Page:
Fourteen steam launches with supply boats, a reserve of 750 mines and 1,500 crewmen were required for the operation. Formally, they were under the command of the 27-year old son of the Emperor and commander of the Guards' Company, Rear Admiral Grand Duke Aleksey Alexandrovich. In fact, however, his direct subordinates, Captains Modest Novikov, Ivan Rogula, and Vladimir Schmidt, commanded the operation.

To prevent the Turks from interfering, soldiers were ferried across the Danube, Russian seamen laid anchored mines and fired at the enemy from coastal batteries. On 29 April 1877, one such battery peppered the Turkish turret corvette Lutfi-Dzhelil with gunfire until it exploded and sank.

The next blow to the Turkish flotilla was dealt by torpedo boats. On the night of 12 May, Lieutenants Fyodor Dubasov and Alexander Shestakov sank the monitor Seifi using pole mines.

Russian torpedo boats attacked Turkish vessels day and night. On 8 June, while laying mines from the Shutka [Joke], Lieutenant Nikolay Skrydlov laid siege to enemy steamers in broad daylight and forced the enemy to withdraw.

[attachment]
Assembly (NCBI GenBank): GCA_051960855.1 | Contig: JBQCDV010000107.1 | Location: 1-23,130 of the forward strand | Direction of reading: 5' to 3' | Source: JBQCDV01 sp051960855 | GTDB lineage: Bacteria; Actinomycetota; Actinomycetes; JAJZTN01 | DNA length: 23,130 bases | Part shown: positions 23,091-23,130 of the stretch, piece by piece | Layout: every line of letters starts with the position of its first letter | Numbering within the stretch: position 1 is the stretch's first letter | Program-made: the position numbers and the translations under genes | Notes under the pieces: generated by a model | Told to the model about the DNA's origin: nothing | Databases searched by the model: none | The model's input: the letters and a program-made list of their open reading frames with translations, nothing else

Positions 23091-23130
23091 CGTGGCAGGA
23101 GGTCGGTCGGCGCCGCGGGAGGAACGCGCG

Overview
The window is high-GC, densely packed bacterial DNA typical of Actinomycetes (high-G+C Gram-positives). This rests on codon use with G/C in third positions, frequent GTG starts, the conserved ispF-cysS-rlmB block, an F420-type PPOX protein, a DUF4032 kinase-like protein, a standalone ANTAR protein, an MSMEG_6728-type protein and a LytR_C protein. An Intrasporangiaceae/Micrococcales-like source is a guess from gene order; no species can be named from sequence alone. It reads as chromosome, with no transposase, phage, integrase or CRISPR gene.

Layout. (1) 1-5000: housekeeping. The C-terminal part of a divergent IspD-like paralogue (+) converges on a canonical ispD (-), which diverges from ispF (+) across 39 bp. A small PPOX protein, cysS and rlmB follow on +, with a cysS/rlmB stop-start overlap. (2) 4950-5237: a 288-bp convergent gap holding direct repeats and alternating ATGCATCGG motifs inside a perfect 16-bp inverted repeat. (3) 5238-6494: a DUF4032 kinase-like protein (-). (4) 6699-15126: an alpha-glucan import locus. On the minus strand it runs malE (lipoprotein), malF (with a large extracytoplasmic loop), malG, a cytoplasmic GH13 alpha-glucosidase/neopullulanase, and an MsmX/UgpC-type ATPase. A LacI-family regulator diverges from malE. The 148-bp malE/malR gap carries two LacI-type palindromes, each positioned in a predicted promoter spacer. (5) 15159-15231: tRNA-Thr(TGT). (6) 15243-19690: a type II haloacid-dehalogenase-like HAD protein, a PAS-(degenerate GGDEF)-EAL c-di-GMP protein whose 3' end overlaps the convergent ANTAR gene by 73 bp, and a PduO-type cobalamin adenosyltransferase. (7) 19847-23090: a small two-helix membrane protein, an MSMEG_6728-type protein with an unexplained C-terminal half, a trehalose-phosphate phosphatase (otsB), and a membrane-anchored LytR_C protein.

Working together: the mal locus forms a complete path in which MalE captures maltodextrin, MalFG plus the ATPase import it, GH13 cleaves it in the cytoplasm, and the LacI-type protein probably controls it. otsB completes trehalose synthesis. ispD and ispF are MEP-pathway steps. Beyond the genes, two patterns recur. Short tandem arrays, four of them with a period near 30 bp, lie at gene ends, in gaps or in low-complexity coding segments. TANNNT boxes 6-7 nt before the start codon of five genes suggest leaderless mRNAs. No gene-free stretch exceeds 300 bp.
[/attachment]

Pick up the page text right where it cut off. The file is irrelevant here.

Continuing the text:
Three days later Russian torpedo boats fought against the Turkish armored boat Podgoritsa in a daring attack. By 15 June, the Russian Navy had achieved its principal goal: the main body of the Russian Army had crossed the Danube safely.

The struggle with the Turks on the river continued, however. Russian seamen lured the gunboat Sunna into a mine field, where it exploded and sank. The next day two more enemy ironclad vessels were damaged by cannon fire. Russian seamen now shared equal credit for the army's success and, in early 1877, after a series of victories, found themselves at Adrianopol close to the Turkish capital.